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Southern Cultures 7.2 (2001) 60-83

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The Raney Controversy
Clyde Edgerton's Fight for Creative Freedom

George Hovis



During the spring of 1985, a battle raged in Buies Creek, North Carolina, on the campus of Campbell University, an affiliate of the State Baptist Convention of North Carolina. The battle involved the administration of Campbell University and an untenured faculty member in the school of education. Clyde Edgerton

had just published his first novel, Raney, which satirized the beliefs and folkways of a Southern Baptist family. Upon the appearance of such a novel by one of its faculty, Campbell's administration became alarmed at the possible repercussions from its constituents and withheld Edgerton's teaching contract for the following year. Edgerton met with the administration throughout that spring semester. Initially, he simply sought to repair damages to his own financial security; however, he soon found himself engaged in an effort to establish university safeguards against the kind of abridgment of academic freedom that he had encountered. Throughout this period, he kept careful and thorough notes of all meetings and correspondence between himself and the university. 1 Beyond providing an example of the sort of frustrations a creative writer might experience teaching at a sectarian Christian school, this controversy illuminates a number of broader issues, including the degree to which a religious university may limit academic freedom in the pursuit of its special mission, the seemingly immitigable rift between religious and secular attitudes about education, and the question of who has authority over the meaning of a literary text.

A quick look at the Campbell University website or the university bulletin presents an image of a school unapologetically and outspokenly Christian, as well as one proud of its secular accomplishments, an institution that offers the best of this world and the one hereafter. "Thirty minutes south of the rapidly-growing and nationally-recognized Research Triangle Park," Campbell University's sprawling campus "combines the advantages of accessible urban convenience with the friendly academic atmosphere of a rural university village." During the 1999-2000 academic year, Campbell enrolled approximately three thousand on-campus students and eight thousand students in its numerous off-campus extended-education [End Page 60] facilities, making it the "second largest private university in North Carolina and the third largest Baptist University in the world." The university's assets exceed $105 million and include Keith Hills, an eighteen-hole "championship" golf course. 2 Situated in the flat land of North Carolina's Sandhills, the main quad of the campus itself resembles a golf course fairway; brick walks crisscross the manicured lawn of Academic Circle, flanked by the inspiring facades of colonial-style buildings, including Wiggins Hall, the law school building named in honor of the current president, Norman Adrian Wiggins.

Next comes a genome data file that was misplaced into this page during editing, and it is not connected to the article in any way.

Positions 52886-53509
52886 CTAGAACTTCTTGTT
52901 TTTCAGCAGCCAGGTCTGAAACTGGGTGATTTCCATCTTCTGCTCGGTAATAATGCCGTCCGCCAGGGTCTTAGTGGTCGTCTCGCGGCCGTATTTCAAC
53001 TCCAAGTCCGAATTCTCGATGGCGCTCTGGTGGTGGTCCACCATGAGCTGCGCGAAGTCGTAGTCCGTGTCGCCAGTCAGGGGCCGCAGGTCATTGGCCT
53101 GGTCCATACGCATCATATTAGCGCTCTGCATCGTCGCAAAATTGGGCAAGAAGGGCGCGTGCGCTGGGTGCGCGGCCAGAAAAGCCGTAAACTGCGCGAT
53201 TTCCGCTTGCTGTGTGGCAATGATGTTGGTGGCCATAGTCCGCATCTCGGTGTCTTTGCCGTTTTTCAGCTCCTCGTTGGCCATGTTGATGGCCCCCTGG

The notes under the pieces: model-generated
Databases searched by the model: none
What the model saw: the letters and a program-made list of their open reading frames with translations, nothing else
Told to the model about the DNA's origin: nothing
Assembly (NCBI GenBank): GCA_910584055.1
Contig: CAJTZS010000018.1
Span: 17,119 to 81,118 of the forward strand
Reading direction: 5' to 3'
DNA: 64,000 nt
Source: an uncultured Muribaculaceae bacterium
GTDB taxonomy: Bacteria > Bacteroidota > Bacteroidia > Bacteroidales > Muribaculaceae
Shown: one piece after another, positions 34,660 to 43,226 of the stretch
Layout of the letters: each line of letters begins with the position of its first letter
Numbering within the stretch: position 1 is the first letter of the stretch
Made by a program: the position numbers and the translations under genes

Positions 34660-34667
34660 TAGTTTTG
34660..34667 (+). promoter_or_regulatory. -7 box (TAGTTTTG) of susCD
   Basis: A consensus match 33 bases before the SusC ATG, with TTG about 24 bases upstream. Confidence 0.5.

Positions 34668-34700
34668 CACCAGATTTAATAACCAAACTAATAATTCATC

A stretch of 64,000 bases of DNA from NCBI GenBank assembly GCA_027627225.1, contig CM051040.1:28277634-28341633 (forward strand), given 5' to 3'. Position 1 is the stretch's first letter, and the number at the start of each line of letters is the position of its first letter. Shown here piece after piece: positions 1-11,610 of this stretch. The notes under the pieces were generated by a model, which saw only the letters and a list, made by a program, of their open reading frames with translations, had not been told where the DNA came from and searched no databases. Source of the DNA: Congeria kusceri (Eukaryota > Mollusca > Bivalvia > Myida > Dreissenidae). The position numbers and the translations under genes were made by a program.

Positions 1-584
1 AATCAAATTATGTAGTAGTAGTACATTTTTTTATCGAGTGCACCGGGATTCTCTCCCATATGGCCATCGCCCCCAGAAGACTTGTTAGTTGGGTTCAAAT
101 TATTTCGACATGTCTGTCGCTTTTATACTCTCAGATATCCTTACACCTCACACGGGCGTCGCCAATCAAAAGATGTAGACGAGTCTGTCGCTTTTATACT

In the conservative tradition of church colleges that retain strong ties to the sponsoring church, Campbell has emphasized powerful, centralized leadership; the school has had only three presidents since its founding in 1887, and the university president, not the faculty president, presides over faculty meetings. Under Wiggins's tenure (1967-present), Campbell has added a thriving law school (1976); graduate programs in education (1977), business administration (1978), and political science (1982); a school of pharmacy (1985), and a divinity school (1995). In 1979 Campbell declared university status. 3 Many at Campbell consider Wiggins responsible for bringing the college forward into the twentieth century, while others, mostly faculty, mutter among themselves that his administration, in an effort to placate the State Baptist Convention and its constituents, has been too ready to sacrifice the academic freedom and diversity that secular and more liberal church-affiliated schools take for granted.

Campbell has pursued the difficult task of balancing two sets of values: the [End Page 61] struggle to become an accredited, respected university and the commitment to remain a Bible-centered school, a place where Baptist parents may safely send their children without threat of secularization. To this end, the university has sought to maintain a faculty that possesses both the necessary credentials and sympathy with the university's mission. Four...


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